My Friends Pictured Within
"Enigma Variations" and "The Two Pigeons"
a wonderful ballet "Enigma Variations" is—there's really
nothing more one could ask of a work of art than this. It is rich on every
level, and has an unusual appeal for a ballet: Sir Frederick Ashton's
sublime narrative work is about grown-ups in a grown-up world. No one
is enchanted, though someone may be imaginary. No one is an animal, though
someone portrays a dog while telling a story about one. No one has magic
powers. Never for a second do you have to suspend your disbelief. In this
"Enigma Variations" is a triumph of naturalism, but also of
neo-classicism—the choreography is all ballet, though tempered with
everyday human gesture, and hence humanized. We have been lucky to have
the Birmingham Royal Ballet here to perform it, and to perform it in a
way more satisfactory, as an immediate experience, than I remember a previous
Royal Ballet performance here to have been. Although there could have
been more variety in the tempi among the variations–the fast faster,
the slow perhaps slower—the ballet was in every way acceptable,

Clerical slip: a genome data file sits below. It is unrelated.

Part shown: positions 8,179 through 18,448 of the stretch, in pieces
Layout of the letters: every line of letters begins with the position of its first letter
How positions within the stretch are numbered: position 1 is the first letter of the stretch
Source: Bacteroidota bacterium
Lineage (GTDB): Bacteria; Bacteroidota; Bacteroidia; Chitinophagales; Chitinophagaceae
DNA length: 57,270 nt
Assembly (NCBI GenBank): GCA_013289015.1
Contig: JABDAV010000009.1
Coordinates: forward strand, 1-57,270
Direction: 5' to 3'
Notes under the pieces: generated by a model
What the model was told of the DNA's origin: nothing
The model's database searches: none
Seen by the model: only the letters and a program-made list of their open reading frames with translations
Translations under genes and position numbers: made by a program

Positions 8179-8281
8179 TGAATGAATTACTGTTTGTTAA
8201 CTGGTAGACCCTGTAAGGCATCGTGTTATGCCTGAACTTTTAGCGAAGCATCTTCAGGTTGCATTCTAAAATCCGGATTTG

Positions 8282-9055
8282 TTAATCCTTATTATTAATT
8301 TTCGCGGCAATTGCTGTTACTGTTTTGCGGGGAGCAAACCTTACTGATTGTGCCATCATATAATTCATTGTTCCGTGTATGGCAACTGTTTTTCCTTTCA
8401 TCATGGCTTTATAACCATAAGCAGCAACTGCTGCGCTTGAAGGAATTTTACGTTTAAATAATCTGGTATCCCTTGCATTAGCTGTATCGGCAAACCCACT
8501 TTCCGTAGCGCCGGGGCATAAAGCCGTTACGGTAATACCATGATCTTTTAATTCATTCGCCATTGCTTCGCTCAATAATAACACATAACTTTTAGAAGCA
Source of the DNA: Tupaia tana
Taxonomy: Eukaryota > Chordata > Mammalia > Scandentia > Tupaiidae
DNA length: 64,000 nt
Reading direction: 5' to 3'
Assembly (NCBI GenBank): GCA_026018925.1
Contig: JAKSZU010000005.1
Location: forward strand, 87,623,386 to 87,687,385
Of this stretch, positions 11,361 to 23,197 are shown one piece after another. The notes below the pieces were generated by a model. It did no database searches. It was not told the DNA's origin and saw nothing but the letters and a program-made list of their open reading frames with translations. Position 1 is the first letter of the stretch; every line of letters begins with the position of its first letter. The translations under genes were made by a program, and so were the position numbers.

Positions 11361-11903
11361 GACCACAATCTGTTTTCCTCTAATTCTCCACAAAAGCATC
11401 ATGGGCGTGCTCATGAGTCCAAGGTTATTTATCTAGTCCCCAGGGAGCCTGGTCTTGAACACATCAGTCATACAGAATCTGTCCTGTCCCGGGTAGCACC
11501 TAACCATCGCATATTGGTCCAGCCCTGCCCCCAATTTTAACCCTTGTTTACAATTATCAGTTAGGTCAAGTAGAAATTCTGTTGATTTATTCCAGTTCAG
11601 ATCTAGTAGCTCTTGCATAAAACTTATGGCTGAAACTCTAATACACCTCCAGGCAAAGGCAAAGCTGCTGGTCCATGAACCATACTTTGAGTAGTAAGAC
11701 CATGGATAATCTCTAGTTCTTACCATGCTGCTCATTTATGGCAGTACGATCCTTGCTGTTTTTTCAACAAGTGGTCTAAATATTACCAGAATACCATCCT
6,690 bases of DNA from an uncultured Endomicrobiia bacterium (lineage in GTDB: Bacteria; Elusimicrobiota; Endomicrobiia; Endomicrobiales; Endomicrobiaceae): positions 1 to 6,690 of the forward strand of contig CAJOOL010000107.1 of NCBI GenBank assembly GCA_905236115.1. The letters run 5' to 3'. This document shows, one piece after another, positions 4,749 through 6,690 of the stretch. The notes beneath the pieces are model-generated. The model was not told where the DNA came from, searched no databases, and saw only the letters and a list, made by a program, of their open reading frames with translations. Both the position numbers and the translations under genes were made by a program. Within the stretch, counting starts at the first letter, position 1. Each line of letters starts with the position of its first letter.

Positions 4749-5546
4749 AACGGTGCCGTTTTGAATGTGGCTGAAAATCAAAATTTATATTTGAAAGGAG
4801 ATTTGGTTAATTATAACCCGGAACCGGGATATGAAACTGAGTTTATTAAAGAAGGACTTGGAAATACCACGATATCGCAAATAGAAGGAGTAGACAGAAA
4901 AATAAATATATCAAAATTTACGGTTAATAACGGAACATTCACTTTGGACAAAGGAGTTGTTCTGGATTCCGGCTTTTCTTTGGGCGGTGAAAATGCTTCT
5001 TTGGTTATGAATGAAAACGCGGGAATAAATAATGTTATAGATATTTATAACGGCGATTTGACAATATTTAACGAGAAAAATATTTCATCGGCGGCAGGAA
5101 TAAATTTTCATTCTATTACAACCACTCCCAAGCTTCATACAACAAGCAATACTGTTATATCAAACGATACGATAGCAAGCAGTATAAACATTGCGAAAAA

which is saying a very great deal. One demands the most when a beloved
work is returned to one's attention, calling up everything one felt upon
first seeing it, and everything one has learned to feel since. My only
complaint is that I would like to see it again, and it is over.
Without going into it in any great detail, I will just say that a leading contender among code theorists for the source of embedded theme is "Rule Britannia" though there is one rump group favoring Mozart . At any rate the ballet itself is very British, though there is a certain moment at the end, when Sir Edward kneels to his wife, that recalls the end of "The Marriage of Figaro," when the Count apologizes to his countess. (Ashton is a genius of apology, as one saw particularly on this bill–and coo also comprising "The Two Pigeons," which ends in remorse and forgiveness.)
It was Ashton's great achievement not to explain the enigma, but to create the atmosphere of enigma though characterization, directly derived from the sound-portraits of his intimates that make up Elgar's theme and variations, to whom he referred as "my friends pictured within." (See period photographs of the actual persons portrayed.) The Ashton enigma is this: we are not sure of the exact nature of Elgar's relationship to the women in the ballet who are not his wife, and indeed—in the case of a muse figure who bourées in from the garden cloaked in mist—whether one woman is conjured by his imagination. She is outside the house—the domain of Lady Elgar—but inside. She is inside Elgar's head. His relationship with his publisher Jaegar is also subject to interpretation, though to intuit anything romantic would be more Freudian than the ballet itself. Indeed, if you want to go that far, there is in fact a famous trio that can be interpreted though Freudian triangulation as Elgar experiencing his wife, who was some eight years his senior, as his mother, and his publisher as his father.